On Monday afternoon I was meeting with the former head archivist of the International Herald Tribune in a cafe behind the Louvre, not far from Notre-Dame. She was telling me about her efforts to find a home for the newspaper’s archives when an unusually large number of sirens interrupted our conversation. We paid the bill and made our way to the Seine one block away. Smoke was coming from the heart of Paris, billowing overhead across the sky and obscuring the sunset. Notre-Dame was on fire.

After saying goodbye I rushed along the river to get a closer look. “No, no, no!” I muttered to myself. “Not Notre-Dame...” I alternated between walking and jogging as I drew closer. At one point the crowd began running toward me. Ash had begun to fall on them. I continued on, pushing through the crowd all the way to Saint Michel, the metro stop in the center of Paris where there is a direct view of the church’s facade. I stopped and stood for a long time, just watching.

The sirens continued. Policemen began to yell “Reculez! Reculez!” (“Back up! Back up!”) No one paid them any heed. Small bits of ash continued to fall on us. At one point, something stung my head. I reached up and ran my hand through my hair; it was ash, still hot. Eventually, the police managed to close the bridge over the Seine and began moving us backward toward the far sidewalk. Sirens and ash and smoke and rows and rows of smartphones raised toward the sky. And there, at the center of it all, a burning church.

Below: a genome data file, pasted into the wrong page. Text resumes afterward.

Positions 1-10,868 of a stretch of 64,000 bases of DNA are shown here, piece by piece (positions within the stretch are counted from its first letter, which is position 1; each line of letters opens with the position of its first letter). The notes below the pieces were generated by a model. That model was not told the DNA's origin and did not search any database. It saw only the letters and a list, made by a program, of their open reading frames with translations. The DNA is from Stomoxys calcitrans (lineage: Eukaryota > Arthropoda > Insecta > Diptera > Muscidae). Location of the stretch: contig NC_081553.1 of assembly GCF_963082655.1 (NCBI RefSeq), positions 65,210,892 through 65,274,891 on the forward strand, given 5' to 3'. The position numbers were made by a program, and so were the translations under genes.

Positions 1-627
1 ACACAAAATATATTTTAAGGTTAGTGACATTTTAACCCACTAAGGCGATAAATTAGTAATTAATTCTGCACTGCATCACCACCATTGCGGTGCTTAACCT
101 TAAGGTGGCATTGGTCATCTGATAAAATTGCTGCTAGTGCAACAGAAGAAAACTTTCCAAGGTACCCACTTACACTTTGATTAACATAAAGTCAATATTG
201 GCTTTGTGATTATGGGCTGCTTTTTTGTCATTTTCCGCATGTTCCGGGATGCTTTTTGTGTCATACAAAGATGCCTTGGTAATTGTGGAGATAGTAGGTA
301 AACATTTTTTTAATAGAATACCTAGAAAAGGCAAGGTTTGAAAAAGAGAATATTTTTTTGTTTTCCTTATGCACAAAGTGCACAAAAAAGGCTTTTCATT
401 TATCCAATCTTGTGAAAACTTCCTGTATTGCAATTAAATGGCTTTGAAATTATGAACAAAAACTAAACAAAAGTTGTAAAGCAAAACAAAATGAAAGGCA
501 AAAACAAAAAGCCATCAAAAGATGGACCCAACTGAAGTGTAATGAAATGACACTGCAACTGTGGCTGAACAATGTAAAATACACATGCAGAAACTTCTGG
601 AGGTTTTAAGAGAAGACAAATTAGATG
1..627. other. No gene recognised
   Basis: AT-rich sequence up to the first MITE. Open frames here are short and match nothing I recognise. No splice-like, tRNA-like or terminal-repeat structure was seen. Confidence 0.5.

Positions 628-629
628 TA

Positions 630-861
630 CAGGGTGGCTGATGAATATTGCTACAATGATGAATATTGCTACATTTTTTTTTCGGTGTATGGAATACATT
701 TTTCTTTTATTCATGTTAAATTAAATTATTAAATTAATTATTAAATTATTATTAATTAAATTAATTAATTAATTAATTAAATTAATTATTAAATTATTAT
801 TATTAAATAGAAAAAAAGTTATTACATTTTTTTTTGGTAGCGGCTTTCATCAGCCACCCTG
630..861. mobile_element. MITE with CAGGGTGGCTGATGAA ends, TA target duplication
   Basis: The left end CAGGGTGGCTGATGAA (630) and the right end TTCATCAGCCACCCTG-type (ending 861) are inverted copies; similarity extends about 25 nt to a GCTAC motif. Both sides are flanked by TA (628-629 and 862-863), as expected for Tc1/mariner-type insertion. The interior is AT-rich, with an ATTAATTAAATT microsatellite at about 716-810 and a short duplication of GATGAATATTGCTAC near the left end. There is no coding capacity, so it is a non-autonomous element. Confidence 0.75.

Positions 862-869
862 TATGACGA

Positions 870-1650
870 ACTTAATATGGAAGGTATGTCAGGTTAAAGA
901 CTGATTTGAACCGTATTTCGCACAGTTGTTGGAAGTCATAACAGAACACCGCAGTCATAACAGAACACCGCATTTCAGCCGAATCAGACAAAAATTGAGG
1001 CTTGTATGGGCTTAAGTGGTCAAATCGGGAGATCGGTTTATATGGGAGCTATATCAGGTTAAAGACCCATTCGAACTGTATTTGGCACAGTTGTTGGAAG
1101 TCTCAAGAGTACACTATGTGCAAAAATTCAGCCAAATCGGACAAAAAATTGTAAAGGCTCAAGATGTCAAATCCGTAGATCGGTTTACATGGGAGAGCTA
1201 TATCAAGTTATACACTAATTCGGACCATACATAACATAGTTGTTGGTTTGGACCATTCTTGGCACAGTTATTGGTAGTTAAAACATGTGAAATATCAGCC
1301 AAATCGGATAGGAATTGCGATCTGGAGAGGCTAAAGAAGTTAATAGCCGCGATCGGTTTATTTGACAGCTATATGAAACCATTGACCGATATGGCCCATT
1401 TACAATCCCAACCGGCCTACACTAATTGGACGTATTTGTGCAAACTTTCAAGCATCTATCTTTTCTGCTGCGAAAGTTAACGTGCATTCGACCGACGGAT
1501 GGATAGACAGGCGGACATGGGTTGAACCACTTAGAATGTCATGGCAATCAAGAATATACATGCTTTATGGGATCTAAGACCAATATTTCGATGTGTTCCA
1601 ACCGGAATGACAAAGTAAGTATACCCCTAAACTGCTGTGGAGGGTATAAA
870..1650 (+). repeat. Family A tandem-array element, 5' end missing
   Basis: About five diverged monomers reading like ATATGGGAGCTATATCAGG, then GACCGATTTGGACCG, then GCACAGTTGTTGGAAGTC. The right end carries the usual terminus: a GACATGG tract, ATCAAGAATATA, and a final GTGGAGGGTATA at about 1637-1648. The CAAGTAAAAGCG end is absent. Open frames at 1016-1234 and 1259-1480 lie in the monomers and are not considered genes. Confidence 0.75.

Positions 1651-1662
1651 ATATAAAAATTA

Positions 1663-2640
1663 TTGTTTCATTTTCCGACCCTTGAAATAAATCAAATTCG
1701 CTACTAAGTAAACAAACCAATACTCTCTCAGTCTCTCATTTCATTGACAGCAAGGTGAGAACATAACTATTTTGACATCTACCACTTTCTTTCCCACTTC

I looked behind me to find thousands of people going back as far as the eye could see, their faces shocked and solemn, all trying to make out what damage the fire was doing. No one spoke of anything else. Occasionally, flames leapt into view, but otherwise we had to surmise what we could from the color and thickness of the smoke. Someone behind me remarked that dark smoke meant the roof was still burning, but that white smoke would mean it had been extinguished. I followed the train of smoke over me; it was still quite dark. A little before 8 p.m., a large burst of smoke startled us; later I learned that it was the moment that the spire collapsed. We noted that firemen were walking along the bell towers and speculated that they must be stable enough. Surely, this was a good sign.

In such a moment, it became all too easy to speculate. I wondered if the facade would be destroyed or if the entire building would collapse. Was I witnessing the end of Notre-Dame? Would the art and relics be saved? In my anxiety, I ran my hand through my hair, only to find even more ash. I also took pictures, and tried to post some to Facebook and Twitter. But mostly I continued looking at the church as it burned. I suppose I was hoping for some last moment of inspiration, some final surge of aesthetic brilliance, before it crumbled and disappeared forever. But nothing came, and despite the continuing blaze the towers were still standing. The police kept pushing us back. Smoke continued to waft above us. At some point, I realized that I had a splitting headache. It was almost dark, and I was dejected, overwhelmed by the crowd and conflicted by my participation in the spectacle of it all. So I turned, made my way through the mass of people, and took the metro home.


Geographically, everything in France turns around the kilometer zero marker in front of the church. And in a city that changes very little, Notre-Dame is the most constant of constants.